Wednesday, October 14, 2015

My review of Edna O'Brien's The Light of Evening

Irish writer Edna O’Brien’s lovely, bittersweet 2006 novel The Light of Evening explores family ties, simple and yet complex. Through vignettes and letters, we get to know Dilly in her late seventies in her native Ireland, and her adult daughter Eleanora in both Ireland and England, and through flashbacks, Dilly as a young woman in New York City. Parents, siblings, spouses, children, roommates, bosses, lovers play roles through the decades, but the novel is about Dilly and Eleanora as mother Dilly faces a health threat.

Piecing together vignettes and letters from different eras in mother’s and daughter’s lives, we glimpse decades of Dilly’s unbroken, faithful devotion to her daughter. Counterpoint to Dilly’s attachment is Eleanora’s detachment. Although she generously, regularly sends her mother money, clothing, and household items, she keeps her distance from Rusheen, the family farm. Dilly’s letters to Eleanora reveal her heart and her life, which Eleanora does not appreciate as motherly love, and she does not share her life’s disappointments and unhappiness with her mother. In addition, romantic griefs of each woman could be studies in themselves—searching, settling, refusing to settle. Dilly’s hope for love becomes her daughter. Eleanora’s hope for love seems to have been buried long ago. Can Dilly’s illness change this dynamic?

I very much enjoyed Edna O’Brien’s colorful writing style. It is at once plain and poetic. (“… and the kiss that tasted of melted snow, but God the fire in it.” [page 6]) Descriptions and actions are economical. In the first twenty-four pages, I was thoroughly engaged in Dilly’s longing as O’Brien simply introduces plot, past, present, and future characters. One disadvantage of O’Brien’s economy, however, is many names mentioned but not expanded upon; as people in Dilly’s and Eleanora’s orbits, they were not central to the story.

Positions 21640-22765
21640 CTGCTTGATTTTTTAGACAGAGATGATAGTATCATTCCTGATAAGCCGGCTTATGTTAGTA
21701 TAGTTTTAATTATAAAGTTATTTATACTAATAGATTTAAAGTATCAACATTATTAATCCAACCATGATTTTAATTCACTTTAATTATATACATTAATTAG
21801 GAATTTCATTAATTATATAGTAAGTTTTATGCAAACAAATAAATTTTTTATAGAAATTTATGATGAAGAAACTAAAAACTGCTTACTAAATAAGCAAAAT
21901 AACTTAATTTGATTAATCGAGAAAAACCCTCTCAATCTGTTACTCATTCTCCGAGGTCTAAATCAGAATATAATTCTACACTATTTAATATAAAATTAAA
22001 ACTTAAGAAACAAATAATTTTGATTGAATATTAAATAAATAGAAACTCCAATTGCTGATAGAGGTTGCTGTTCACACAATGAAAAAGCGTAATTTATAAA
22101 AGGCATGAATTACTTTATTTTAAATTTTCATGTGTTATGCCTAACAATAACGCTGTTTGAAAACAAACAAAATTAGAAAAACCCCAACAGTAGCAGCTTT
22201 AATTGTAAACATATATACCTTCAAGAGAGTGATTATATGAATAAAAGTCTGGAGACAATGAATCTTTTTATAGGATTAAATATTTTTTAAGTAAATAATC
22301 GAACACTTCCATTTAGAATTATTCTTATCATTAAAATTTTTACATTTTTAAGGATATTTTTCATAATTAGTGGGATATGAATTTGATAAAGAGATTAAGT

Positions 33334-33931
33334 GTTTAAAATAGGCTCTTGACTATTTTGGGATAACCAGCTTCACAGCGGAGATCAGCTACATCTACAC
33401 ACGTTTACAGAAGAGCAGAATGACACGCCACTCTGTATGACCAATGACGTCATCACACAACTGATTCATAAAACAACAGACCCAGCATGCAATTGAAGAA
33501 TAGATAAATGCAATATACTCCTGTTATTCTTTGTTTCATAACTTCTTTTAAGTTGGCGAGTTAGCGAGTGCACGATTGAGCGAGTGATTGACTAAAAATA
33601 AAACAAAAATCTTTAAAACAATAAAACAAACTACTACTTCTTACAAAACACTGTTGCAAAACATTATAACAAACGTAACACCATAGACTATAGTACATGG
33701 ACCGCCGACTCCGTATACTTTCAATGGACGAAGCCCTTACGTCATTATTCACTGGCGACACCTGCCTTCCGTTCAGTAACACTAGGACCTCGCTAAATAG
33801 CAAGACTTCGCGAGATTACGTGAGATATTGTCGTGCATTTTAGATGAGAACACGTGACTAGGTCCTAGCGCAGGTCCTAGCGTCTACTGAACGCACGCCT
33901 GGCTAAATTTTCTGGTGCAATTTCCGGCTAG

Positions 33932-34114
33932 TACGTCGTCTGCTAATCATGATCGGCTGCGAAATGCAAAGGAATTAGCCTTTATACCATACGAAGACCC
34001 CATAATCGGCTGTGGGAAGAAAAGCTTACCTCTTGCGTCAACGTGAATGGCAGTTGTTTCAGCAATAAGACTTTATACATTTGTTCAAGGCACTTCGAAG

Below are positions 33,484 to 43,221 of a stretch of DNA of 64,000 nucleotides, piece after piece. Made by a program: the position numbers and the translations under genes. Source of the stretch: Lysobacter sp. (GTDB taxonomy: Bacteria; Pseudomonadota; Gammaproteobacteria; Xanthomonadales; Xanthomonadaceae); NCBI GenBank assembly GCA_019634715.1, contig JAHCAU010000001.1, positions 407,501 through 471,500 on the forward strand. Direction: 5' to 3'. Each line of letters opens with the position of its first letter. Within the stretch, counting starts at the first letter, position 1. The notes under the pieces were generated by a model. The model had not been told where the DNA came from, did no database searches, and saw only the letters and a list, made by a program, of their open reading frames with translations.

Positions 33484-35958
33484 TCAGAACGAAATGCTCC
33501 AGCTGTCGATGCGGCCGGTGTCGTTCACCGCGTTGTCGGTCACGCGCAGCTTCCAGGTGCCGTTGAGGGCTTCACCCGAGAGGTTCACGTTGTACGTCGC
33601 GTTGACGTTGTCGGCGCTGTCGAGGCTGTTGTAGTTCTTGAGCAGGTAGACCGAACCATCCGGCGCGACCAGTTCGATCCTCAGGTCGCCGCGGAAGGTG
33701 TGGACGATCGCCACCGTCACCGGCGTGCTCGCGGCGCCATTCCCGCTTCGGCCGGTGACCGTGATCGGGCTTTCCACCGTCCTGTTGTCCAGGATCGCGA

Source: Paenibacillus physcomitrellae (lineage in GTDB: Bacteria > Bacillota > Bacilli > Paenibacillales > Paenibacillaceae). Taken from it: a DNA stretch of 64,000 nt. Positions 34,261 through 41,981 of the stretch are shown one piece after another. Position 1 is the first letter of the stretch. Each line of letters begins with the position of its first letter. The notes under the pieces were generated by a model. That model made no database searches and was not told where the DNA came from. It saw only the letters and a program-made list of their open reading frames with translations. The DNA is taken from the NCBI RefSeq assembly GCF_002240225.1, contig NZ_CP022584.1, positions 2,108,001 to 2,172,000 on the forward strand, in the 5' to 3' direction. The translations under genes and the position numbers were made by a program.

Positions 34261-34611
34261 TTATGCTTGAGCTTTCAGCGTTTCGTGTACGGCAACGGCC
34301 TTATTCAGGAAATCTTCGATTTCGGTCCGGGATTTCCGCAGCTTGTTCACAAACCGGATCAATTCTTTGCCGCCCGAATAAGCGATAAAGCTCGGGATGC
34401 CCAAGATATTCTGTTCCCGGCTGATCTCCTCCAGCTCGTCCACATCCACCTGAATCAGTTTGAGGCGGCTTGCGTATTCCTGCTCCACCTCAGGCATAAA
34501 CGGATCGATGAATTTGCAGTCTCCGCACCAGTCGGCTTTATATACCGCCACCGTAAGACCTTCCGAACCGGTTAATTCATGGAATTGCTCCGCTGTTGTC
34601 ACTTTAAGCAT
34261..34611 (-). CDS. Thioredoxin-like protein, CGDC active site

The author’s portrayal of Irish immigrants coming to Ellis Island and working in New York City is vivid. Dialogue is lively and realistic. Plus, I have to like a book that uses two of my favorite archaic expressions: higgledy-piggledy and hidey-hole.

Here are some of my favorite quotes from The Light of Evening:
“What did I do wrong?” he [Dilly’s husband] kept asking, putting his cap on and off as he loitered. “Nothing, you did nothing wrong,” she answered, canceling the tribulation of years. [page 4]
“… she would have to go to Dublin for observation. Observation for what? As if she were a night sky.” [page 8]
Of Eleanora, who became a writer, the author says, “Her mother, abjuring the seaminess of the written word, and once, in an outburst, declaring that ‘paper never refused ink.’ Yet she was in bondage to both, doing her best to please both, dreading their strictures but smarting under them, an imposter carrying on her secret, subversive life. There was … her child self, not fully dead, not fully alive, waiting, through the alchemy of words, to crystallize into life.” [page 130]

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